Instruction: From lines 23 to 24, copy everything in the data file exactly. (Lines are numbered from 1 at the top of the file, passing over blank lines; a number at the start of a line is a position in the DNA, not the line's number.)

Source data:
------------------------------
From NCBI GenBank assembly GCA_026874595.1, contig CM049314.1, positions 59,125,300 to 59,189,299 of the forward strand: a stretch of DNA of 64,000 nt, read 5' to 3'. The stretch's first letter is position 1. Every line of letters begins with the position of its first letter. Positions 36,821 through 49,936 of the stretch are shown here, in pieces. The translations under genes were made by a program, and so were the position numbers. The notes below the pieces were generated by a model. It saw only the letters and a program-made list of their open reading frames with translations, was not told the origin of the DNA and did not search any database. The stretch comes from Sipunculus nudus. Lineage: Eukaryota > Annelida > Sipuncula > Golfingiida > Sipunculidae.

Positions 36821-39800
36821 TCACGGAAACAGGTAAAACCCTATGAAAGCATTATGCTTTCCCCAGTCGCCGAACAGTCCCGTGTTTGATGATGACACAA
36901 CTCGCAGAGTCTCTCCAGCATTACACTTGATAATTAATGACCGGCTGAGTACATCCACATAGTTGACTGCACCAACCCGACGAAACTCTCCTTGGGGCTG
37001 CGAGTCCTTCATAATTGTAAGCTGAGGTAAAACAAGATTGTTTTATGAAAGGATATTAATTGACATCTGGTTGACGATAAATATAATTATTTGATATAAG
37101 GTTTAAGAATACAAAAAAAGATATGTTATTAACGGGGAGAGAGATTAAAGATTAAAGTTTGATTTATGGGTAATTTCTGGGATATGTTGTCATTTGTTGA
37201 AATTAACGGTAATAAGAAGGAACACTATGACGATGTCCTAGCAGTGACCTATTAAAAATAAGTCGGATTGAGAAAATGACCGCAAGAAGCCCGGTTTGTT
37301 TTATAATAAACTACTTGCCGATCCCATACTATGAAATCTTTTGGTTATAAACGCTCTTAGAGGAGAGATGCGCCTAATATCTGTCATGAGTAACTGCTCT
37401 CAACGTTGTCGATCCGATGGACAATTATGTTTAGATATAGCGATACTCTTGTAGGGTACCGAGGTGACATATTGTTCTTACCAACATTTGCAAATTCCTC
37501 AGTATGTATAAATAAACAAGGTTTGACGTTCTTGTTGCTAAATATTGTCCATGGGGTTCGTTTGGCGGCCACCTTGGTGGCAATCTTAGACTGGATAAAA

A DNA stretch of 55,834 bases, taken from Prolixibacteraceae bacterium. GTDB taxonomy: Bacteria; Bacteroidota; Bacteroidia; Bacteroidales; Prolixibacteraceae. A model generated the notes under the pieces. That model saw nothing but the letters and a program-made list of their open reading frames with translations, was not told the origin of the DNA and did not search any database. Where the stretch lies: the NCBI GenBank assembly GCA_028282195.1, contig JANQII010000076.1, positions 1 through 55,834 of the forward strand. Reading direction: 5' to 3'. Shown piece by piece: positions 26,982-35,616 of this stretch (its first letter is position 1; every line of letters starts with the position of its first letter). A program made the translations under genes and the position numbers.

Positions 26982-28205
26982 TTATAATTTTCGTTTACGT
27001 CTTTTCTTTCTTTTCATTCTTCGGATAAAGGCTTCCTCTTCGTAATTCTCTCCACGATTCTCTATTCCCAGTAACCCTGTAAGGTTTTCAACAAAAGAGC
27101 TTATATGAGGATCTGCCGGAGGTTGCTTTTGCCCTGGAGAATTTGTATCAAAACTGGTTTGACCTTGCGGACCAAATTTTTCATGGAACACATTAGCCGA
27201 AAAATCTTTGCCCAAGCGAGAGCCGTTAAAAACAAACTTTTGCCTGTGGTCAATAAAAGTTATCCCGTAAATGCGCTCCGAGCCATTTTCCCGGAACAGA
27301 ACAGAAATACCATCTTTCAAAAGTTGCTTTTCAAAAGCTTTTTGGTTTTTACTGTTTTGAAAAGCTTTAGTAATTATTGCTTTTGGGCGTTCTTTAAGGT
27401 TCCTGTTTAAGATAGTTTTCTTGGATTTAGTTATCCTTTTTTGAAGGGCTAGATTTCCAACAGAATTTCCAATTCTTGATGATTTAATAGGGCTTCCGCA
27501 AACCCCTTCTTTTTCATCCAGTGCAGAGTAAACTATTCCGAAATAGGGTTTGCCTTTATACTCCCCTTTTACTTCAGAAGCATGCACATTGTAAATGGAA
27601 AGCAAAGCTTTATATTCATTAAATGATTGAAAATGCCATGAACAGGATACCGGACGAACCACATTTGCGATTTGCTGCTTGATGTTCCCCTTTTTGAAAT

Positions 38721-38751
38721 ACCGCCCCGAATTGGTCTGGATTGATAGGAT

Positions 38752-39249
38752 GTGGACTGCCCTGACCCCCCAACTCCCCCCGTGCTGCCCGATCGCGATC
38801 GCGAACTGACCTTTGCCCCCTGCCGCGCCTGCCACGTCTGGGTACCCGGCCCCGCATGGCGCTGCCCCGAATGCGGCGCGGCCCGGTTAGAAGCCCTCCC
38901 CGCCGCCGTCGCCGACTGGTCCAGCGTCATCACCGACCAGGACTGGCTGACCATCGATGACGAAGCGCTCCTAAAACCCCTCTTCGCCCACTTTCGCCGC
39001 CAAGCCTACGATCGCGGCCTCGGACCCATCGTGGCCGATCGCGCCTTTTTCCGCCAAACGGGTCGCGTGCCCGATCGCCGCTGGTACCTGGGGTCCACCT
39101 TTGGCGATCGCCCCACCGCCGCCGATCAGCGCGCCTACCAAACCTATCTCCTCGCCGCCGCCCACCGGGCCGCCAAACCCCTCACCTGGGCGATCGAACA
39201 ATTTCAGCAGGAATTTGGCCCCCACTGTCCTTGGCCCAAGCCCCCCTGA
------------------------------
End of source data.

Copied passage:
Positions 38752-39249
38752 GTGGACTGCCCTGACCCCCCAACTCCCCCCGTGCTGCCCGATCGCGATC